The National Strategic Plan for Science, Technology, and Innovation 2015-19, presented last November in conjunction with the Panamanian Chamber of Information Technology, Innovation, and Telecommunications (CAPATEC), is based on the […]
The National Strategic Plan for Science, Technology, and Innovation 2015-19, presented last November in conjunction with the Panamanian Chamber of Information Technology, Innovation, and Telecommunications (CAPATEC), is based on the use of science, research, technological development, and innovation to address the country’s key challenges, including a growing population, urbanization, environmental changes, new illnesses, food security concerns, and income inequality. The National Plan is based on the five key pillars of sustainable development; social inclusion, innovation and dynamic entrepreneurship, the development of science and science-related skills, the strengthening of governance regarding science, technology, and innovation.
It is SENACYT’s fourth such strategic plan and addresses the shortcomings of previous guidelines, the first of which was formulated in 1998. Unlike its precursors, which considered each of the country’s economic areas separately, the new plan lays out a more holistic and integrated approach to demonstrating how science and technology will be used to push forward the country’s development goals. “We have taken a completely different approach and our objective is to use science to support the sustainable development of equity, and central to this goal is health and education,“ explains Jorge Motta, National Secretary of Science, Technology, and Innovation.
In formulating the plan, SENACYT drew on global research linking scientific development with a reduction in poverty and an improvement in living standards. Vital to the success of the plan, and indeed one of its five key pillars, is the development of science skills and competencies across all levels of education, including professionals in the industry. “In order to promote the development of the science and technology sector, Panama needs to raise the level of human capital of its teachers,“ said Motta. The plan seeks to increase the number of projects and programs dedicated to research both within and outside of schools, as well as foster a culture of R&D in Panama.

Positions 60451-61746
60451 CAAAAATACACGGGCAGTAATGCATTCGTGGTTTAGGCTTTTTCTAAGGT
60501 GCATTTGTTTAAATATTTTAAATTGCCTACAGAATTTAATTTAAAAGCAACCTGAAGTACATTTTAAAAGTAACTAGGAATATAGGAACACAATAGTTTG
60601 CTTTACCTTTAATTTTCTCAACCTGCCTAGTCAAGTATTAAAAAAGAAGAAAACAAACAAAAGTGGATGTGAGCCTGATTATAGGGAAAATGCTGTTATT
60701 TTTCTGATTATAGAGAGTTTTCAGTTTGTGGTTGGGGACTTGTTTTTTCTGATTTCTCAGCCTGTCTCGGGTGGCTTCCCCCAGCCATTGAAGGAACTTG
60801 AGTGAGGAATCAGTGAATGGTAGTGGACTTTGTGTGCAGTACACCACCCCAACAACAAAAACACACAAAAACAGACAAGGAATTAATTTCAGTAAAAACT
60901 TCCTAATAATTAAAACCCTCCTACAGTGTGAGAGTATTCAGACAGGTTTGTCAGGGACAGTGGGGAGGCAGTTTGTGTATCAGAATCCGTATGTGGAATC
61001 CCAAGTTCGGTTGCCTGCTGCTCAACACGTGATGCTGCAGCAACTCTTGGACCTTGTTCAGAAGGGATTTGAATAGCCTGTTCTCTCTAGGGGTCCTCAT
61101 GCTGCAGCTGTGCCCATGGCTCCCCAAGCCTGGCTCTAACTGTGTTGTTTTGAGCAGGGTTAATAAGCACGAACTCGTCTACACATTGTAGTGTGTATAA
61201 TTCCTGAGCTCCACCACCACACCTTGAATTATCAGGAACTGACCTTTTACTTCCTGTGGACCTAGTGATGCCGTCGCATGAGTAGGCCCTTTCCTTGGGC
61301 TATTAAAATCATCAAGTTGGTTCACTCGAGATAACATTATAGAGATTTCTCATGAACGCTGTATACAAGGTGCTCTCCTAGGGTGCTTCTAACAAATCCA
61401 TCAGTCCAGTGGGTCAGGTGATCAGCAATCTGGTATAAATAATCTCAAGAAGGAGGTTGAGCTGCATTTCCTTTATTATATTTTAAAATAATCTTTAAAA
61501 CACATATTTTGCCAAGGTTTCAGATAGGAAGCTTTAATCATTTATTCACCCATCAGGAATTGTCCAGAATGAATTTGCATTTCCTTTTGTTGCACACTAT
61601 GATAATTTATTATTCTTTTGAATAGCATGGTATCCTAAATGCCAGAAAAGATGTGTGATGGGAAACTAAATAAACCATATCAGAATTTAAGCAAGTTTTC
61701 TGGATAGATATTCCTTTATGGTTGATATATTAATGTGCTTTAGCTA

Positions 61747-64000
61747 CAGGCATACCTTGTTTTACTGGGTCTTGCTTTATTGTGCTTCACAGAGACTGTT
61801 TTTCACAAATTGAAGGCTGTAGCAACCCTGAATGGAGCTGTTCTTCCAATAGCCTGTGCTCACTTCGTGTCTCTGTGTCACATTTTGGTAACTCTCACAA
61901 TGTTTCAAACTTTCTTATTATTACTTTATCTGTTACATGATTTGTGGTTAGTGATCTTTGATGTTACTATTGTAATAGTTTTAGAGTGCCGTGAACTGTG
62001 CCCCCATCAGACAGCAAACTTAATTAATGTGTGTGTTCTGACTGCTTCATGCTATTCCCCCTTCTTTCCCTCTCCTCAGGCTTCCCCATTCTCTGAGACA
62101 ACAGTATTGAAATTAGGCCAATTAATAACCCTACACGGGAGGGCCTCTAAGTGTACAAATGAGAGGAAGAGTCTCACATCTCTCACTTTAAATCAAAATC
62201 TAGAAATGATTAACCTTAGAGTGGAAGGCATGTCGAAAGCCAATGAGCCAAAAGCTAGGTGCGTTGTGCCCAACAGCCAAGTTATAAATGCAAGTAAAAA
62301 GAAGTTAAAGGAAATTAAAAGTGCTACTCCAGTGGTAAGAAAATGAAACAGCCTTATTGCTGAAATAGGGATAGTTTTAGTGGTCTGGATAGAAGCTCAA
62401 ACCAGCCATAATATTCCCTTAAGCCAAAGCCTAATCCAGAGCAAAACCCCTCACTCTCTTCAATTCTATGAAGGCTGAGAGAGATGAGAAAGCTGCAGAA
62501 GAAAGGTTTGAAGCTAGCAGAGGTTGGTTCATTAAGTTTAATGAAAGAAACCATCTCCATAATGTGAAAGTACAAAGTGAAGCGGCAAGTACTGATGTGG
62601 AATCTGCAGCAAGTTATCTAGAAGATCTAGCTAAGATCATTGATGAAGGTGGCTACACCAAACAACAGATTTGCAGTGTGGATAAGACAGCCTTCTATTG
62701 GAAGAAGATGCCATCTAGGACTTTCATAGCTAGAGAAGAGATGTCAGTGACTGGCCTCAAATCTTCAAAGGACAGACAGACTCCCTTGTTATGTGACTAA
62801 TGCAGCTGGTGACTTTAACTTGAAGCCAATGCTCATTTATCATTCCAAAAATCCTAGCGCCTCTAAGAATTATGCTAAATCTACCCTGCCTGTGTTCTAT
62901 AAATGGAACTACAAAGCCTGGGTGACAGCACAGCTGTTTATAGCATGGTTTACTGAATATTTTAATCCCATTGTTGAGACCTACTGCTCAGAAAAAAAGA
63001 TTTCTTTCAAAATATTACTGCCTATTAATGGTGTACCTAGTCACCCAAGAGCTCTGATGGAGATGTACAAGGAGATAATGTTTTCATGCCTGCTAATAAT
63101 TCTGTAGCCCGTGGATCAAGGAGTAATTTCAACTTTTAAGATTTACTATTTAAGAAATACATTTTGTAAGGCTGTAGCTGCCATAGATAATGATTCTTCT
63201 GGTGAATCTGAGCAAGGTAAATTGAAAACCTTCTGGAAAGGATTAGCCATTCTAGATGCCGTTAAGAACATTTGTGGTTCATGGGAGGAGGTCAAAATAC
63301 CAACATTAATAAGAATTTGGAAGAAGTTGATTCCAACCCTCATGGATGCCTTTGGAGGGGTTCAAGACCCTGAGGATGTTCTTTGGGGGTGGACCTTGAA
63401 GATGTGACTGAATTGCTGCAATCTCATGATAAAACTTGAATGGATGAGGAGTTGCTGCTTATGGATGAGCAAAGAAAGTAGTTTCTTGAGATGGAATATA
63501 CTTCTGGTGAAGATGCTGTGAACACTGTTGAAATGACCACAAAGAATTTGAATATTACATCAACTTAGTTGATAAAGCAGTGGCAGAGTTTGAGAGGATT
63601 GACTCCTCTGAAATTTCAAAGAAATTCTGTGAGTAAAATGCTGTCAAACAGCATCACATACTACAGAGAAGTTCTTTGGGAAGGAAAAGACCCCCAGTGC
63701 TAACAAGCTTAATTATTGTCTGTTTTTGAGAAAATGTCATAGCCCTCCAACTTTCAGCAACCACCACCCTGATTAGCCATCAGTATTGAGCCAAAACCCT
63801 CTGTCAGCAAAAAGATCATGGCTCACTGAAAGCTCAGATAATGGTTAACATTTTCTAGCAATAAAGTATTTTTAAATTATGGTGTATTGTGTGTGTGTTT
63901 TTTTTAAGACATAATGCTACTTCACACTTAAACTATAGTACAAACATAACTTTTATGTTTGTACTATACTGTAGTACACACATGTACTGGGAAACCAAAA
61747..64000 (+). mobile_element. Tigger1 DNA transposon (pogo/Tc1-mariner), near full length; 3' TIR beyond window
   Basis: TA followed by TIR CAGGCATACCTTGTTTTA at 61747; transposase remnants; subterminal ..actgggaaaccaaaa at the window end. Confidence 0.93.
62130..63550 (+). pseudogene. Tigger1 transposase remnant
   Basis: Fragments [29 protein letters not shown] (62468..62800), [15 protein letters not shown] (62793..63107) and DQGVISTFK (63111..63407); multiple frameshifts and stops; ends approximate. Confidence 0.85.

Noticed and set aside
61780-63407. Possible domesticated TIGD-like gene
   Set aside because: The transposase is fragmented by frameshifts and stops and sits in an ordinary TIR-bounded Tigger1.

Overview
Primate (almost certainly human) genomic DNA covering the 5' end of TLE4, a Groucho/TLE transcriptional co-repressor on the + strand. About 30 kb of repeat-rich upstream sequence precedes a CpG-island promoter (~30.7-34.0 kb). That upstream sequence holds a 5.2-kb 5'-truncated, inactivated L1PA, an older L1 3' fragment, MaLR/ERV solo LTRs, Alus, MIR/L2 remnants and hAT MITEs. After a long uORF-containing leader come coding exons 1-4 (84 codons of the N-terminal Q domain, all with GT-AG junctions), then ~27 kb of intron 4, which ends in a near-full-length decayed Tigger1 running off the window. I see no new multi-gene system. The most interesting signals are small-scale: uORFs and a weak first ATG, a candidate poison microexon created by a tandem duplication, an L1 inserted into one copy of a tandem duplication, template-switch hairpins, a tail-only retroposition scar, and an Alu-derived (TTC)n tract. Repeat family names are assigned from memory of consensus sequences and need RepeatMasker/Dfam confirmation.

Elaborating on the plan’s final pillar of improving the system of governance around science, technology, and innovation, Jorge Motta explained, “What we would eventually like to see is all of the government entities creating an office dedicated to science and technology within their organizational structure. We cannot think that by just giving money to SENACYT, science has already been taken care of.“ Ensuring that science and technology are embedded in all facets of government is a key part of the plan’s recommendations. In addition, Panama should by 2019 at least reach the region’s average spending on R&D of 0.7% of GDP, up from 0.1% in 2015.
Beyond just a five-year roadmap, the strategic plan also comprises a 25-year National Policy. To assess the success of the policy by 2040, the government will measure its impact not only on indicators directly related to its implementation, but also the degree to which it has influence over other social, economic, and cultural indicators, including the Global Innovation Index, GDP per capita, employment rate, the Gini coefficient, educational enrolment, and life expectancy.
Continuous revision and updating of the plan’s programs based on trial and error will ensure that it remains a relevant tool for decision-makers and allows SENACYT to monitor its progress. It is likely that an evaluation of the plan will take place in 2017. By 2019, the plan’s vision is to consolidate Panama’s competitive position within the region.